Residential and hotel use was discounted at an early stage. 
 
David Taylor  
Because?
 
Andrew Davidson 
Because the client is a long-term investor and his attitude towards this and other buildings that he owns, is that he can create a vibrant mix of uses, whilst retaining the ability to have control of the whole building. In a way, once you commit to converting something to residential, or indeed hotel, you start to fragment the amount of control that you've got. It's a very long-term view to change something to residential and indeed, hotel. So, I think those options were considered, but discounted at an early stage. Other buildings in Oxford Street - John Lewis, have got consent for some residential on their property. But what they've done is they've taken it as a vertical block, not horizontal slices. I think they've carved off a whole corner building, which, which does make sense. But because this building was all built as one purpose-built department store and has very large floor plates, it didn't really lend itself to residential or hotel. The other point is, it's a very deep plan. And we did look at the possibility of introducing an atrium.  I think conventional wisdom 10 or 20 years ago would have been to carve an atrium into the centre of the block. We're carving Winter Gardens back from the perimeter, and I think that is definitely a trend that I see in this and other buildings. I think, in office space and workplace, there is a tolerance for slightly deeper plan. But people want access to outside air; they want access to terraces. And by carving back these winter garden spaces into what effectively is the office space, we're creating these inside/ outside areas.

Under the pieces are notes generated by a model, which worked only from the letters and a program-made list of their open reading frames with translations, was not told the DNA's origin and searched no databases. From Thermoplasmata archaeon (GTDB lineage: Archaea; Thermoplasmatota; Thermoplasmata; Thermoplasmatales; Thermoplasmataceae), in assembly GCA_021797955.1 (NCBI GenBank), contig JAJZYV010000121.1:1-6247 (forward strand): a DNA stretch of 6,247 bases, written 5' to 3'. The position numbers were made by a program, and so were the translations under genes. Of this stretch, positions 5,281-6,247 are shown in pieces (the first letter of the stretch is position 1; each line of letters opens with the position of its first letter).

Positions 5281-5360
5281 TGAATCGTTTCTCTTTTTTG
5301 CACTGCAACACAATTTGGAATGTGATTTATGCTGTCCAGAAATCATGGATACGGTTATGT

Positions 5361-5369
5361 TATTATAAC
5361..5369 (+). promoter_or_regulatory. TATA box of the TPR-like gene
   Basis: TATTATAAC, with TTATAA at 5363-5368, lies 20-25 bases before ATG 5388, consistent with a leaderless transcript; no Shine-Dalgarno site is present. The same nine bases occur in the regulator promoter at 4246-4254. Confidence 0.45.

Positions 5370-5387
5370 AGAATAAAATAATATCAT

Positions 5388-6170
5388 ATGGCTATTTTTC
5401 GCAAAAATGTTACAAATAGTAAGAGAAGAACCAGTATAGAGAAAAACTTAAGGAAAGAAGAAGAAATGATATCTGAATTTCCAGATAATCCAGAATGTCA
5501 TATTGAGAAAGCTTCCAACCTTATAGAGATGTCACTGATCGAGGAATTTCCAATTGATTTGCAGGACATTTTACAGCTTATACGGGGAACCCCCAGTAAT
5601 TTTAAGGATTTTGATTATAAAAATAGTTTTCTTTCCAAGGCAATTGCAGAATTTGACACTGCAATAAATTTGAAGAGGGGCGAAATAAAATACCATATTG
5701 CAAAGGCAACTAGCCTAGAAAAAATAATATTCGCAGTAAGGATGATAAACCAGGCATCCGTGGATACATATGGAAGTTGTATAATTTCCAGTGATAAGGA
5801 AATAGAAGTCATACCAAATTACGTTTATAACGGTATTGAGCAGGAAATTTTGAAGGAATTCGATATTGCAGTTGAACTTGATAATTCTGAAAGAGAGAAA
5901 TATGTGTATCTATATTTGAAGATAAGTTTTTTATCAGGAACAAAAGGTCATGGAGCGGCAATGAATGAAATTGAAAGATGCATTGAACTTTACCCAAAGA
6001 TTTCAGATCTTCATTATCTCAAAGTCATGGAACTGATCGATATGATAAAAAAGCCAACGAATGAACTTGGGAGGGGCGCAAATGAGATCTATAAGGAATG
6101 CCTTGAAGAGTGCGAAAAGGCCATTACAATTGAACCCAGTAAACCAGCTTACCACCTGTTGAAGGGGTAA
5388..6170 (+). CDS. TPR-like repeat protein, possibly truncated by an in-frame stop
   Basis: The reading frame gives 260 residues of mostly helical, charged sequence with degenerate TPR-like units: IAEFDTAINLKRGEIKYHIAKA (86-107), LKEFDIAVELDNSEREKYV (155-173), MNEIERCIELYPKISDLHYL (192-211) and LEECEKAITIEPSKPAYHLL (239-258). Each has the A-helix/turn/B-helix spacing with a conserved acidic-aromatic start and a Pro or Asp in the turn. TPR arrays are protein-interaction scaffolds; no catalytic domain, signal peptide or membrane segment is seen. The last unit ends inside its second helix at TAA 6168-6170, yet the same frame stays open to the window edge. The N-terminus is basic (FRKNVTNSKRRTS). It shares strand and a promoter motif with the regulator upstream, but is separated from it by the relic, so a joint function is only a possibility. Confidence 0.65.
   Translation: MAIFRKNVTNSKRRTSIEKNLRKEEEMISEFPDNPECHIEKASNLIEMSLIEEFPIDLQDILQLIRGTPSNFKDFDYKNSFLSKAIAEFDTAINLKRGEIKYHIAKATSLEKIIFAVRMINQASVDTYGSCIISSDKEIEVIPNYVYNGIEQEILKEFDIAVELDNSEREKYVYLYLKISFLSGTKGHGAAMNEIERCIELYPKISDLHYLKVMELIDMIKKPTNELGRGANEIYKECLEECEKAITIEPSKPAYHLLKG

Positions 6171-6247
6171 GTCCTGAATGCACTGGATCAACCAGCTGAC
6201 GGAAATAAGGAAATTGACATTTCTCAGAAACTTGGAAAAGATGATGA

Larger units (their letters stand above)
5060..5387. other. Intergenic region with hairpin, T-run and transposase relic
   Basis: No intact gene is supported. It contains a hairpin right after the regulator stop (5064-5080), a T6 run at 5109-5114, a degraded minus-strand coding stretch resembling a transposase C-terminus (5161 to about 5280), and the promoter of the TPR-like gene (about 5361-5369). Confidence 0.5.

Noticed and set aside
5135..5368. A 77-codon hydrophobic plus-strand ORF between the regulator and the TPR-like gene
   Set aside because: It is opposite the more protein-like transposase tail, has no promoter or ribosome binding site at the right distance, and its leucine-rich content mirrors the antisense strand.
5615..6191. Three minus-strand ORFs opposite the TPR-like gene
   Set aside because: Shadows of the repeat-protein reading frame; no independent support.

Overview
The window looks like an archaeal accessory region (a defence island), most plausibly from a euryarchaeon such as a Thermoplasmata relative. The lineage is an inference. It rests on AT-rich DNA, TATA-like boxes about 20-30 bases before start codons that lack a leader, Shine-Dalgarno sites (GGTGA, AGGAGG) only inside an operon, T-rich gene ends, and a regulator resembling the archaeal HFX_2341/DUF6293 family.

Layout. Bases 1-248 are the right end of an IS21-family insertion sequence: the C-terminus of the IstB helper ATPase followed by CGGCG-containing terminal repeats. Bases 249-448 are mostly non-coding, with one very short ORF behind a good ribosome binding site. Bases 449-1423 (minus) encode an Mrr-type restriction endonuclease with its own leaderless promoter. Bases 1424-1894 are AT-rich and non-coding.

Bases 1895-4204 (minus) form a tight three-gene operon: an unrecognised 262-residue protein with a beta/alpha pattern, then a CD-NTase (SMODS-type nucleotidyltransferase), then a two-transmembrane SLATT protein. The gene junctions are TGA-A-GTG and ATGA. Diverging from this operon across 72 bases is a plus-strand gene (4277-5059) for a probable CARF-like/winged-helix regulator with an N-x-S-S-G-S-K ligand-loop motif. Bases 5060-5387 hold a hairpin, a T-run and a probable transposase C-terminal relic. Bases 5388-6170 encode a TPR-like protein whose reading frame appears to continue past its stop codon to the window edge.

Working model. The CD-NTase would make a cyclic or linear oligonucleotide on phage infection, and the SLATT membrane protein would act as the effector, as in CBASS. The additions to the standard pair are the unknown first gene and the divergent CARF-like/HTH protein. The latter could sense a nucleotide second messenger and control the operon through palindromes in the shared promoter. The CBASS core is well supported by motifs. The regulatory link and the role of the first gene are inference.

David Taylor  
Sure. So lastly, presumably, it's your thought that a) this is a replicable model up and down the country. And b) we've seen the last of new build department stores. I mean, it's just gone, now, as a typology, presumably?
 
Andrew Davidson 
I think with planning Use Class E there's massive opportunity for change of use of department stores and shopping centres, which has been provided by that change in planning use classes. And that provides great flexibility. I'm aware of department stores or parts of shopping centres which are being converted to residential use. And I think in some areas on the periphery of town centres - I think there's a department store might even be House of Fraser down in Guilford where a large part of a former department store is going to residential use, but it is slightly on the periphery of the town centre. So, I think in terms of Class E uses, there's enormous flexibility. In terms of residential or hotel, I think it will be considered on a case-by-case basis. Personally, I would hope that we maintain sufficient critical mass in our high streets, that they're still exciting places to go to, to shop, to experience, to watch a film, to eat, to drink. And if too many of those areas become converted to residential or hotel, there's a chance that they start to lose some of that critical mass. Although I suppose the important thing is that you've got exciting things to do at ground, lower ground, first and perhaps second floor. But what happens above really can be quite flexible.
 
David Taylor  
The scheme you mentioned in in Guilford, I think is Debenhams, isn't it, by Squire and Partners?
 
Andrew Davidson 
It is Debenhams, and I think Native Land are doing that aren't they?
 
David Taylor  
That's right. Well, congratulations again on Low Line. And it will be really interesting to see this scheme go up and how this general concept is applied elsewhere. So, thanks for your time in talking about it.
 
Andrew Davidson 
Great. Thank you, David.
 
David Taylor  
Thanks a lot. Bye. 

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David Taylor

Editor, NLQ and New London Weekly